For the past four weeks I have been running a poll on this blog on Labour's Deputy Leadership election. The results are of course totally unscientific but they do suggest that I was right in my original supposition that Jon Cruddas and Hilary Benn are some way ahead of the field among ordinary Labour supporters (some of whom visit this blog!) with Alan Johnson, Peter Hain, Harriet Harman and Hazel Blears fighting it out for the minor placings.

The full results (which can also be viewed HERE if you like coloured graphs) are:

Jon Cruddas 35%
Hilary Benn 29%
Alan Johnson 6%
Peter Hain 5%
Harriet Harman 4%
Hazel Blears 3%
Jack Straw 3%
None of the above 15%

On the basis of this, and also some of what has appeared about the contest in the mainstream media and on other blogs, it is possible to draw some early conclusions about the candidates and the eventual shape of the field.

The first is that Jack Straw will not actually stand. He doesn't really need the job, and he seems to be in line for a return to the Foreign Office under Gordon, or alternatively, a surprise appointment as Chancellor. As I have pointed out previously, he could even stay in his current job and be appointed Deputy Prime Minister anyway if Cruddas wins, given that Cruddas doesn't want the DPM title.

My second preliminary conclusion, in common with UK Daily Pundit is that Hazel Blears is effectively out of the race, and that the female vote will line-up solidly behind Harriet Harman. Interestingly, Brendan Carlin in the Telegraph's new Little and Large blog also speculates that Harriet's campaign is gaining momentum.

By contrast, my third conclusion is that Peter Hain's campaign is in deep trouble. Already, Cruddas appeared to have stolen a lot of his natural support on the left. The fact that Guido has now got hold of a list of his supporters, including several paid Labour Party officials who are supposed to be neutral, has only added to the sense that this is turning into a rather ill-starred enterprise.

Finally, I conclude that while it is Cruddas rather than Hain who appears to be collaring the anti-war, anti-establishment left vote in the party, the pro-Blair, pro-war "establishment" has reached no clear consensus among itself as to the best way of stopping him. It is this that, to my mind, will now become the key question at the heart of the election.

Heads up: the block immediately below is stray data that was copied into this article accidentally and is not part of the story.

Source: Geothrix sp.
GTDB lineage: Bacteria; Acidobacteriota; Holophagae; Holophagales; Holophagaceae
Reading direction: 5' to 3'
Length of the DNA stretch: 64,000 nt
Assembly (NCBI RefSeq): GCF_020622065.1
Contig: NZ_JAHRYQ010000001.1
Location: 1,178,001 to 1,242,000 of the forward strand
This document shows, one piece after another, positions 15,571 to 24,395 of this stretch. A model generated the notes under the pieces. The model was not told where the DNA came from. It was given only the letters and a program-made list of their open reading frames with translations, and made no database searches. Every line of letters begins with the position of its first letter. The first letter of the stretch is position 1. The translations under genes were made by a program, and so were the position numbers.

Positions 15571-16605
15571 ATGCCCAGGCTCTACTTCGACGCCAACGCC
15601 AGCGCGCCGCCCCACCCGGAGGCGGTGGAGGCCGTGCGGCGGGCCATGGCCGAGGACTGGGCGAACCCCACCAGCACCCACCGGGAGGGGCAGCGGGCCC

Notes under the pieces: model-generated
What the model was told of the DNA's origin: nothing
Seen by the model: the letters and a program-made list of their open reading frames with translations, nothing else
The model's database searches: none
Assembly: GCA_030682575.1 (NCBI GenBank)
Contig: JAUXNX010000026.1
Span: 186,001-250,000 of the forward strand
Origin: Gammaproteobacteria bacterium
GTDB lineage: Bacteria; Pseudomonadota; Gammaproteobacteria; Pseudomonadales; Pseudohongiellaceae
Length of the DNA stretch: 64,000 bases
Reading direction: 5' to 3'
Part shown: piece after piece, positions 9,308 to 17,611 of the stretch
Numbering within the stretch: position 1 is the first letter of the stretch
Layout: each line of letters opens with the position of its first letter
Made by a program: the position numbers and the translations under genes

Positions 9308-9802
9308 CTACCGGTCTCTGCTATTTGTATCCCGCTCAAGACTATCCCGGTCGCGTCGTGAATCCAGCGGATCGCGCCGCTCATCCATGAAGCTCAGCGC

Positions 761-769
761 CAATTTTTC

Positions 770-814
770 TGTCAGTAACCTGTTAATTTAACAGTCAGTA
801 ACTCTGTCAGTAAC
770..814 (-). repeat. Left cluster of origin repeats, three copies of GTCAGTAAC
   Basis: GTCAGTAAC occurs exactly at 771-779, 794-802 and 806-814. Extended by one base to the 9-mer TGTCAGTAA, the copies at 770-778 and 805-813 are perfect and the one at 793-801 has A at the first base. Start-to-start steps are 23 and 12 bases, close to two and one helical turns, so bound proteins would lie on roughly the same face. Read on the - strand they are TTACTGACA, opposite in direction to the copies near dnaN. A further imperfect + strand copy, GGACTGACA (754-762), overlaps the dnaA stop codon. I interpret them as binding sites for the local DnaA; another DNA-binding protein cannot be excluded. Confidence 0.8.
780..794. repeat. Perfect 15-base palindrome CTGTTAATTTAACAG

From my poll, and also from much anecdotal evidence surrounding the campaign, it appears that the obvious answer to the question "Who will stop Cruddas?" is Hilary Benn. But some with much greater inside knowledge of the PLP than I have dispute this, and claim that it is Alan Johnson who actually has the greater support among MPs and even the unions.

So while I suspect that this battle is really boiling down to Benn v Cruddas, I'll err on the side of caution for the time being and just say that whichever of Benn or Johnson emerges ahead on the first ballot will go on to become the main challenger to Cruddas in the final run-off.

Much will then depend on what happens to Hain's support among the unions, which is still significant. Will it fall in dutifully behind the establishment candidate, or will it go to Cruddas, whose ideological position is much closer to Hain's own?

On the answer to that question, I suspect, the eventual outcome will rest.

  • This post was featured in Web Grab, on Daniel Finkelstein's Comment Central.

    free web site hit counter
  • Monday, January 29, 2007

    Things can only get worse

    There is a fair amount of speculation on the blogosphere today as to whether Tony Blair might surprise us all and resign this week or next rather than attempting to see it through to his 10th anniversary in May. Mike Smithson on Political Betting suggests his demeanour in yesterday's Politics Show interview was that of a beaten man. Meanwhile Iain Dale quotes an interesting exchange with a TV producer who seemed to think the PM's departure was now very imminent.

    This might or might not come to anything. But if Blair is contemplating a swift exit, then I would suggest it might have something to do with the recent revelations from Guido revealing the existence of the secret email system that No 10 initially denied, together with the Daily Telegraph story claiming that police have now found a handwritten note from Mr Blair implicating him directly in the cash-for-peerages affair.

    In my latest Podcast, which is now live, I take the view that things can now only get worse for Mr Blair, and that each new problem that arises, while it may be small in itself, is pushing him more firmly towards the exit door.

    "He has made it clear he still wants to go out on a high, and has publicly stated his intention to remain in charge at least until the EU Summit due to take place at the end of June, but the odds on an enforced departure occurring well before then are now shortening by the day. Indeed, all things now appear to be conspiring towards that inevitable conclusion."

    This post was featured on "Best of the Web" on Comment is Free.

    free web site hit counter

    Sunday, January 28, 2007

    Just Fancy That

    "Tony Blair is not a Prime Minister going gently into the night. And it is easy to see why he is raging against the dying of the light."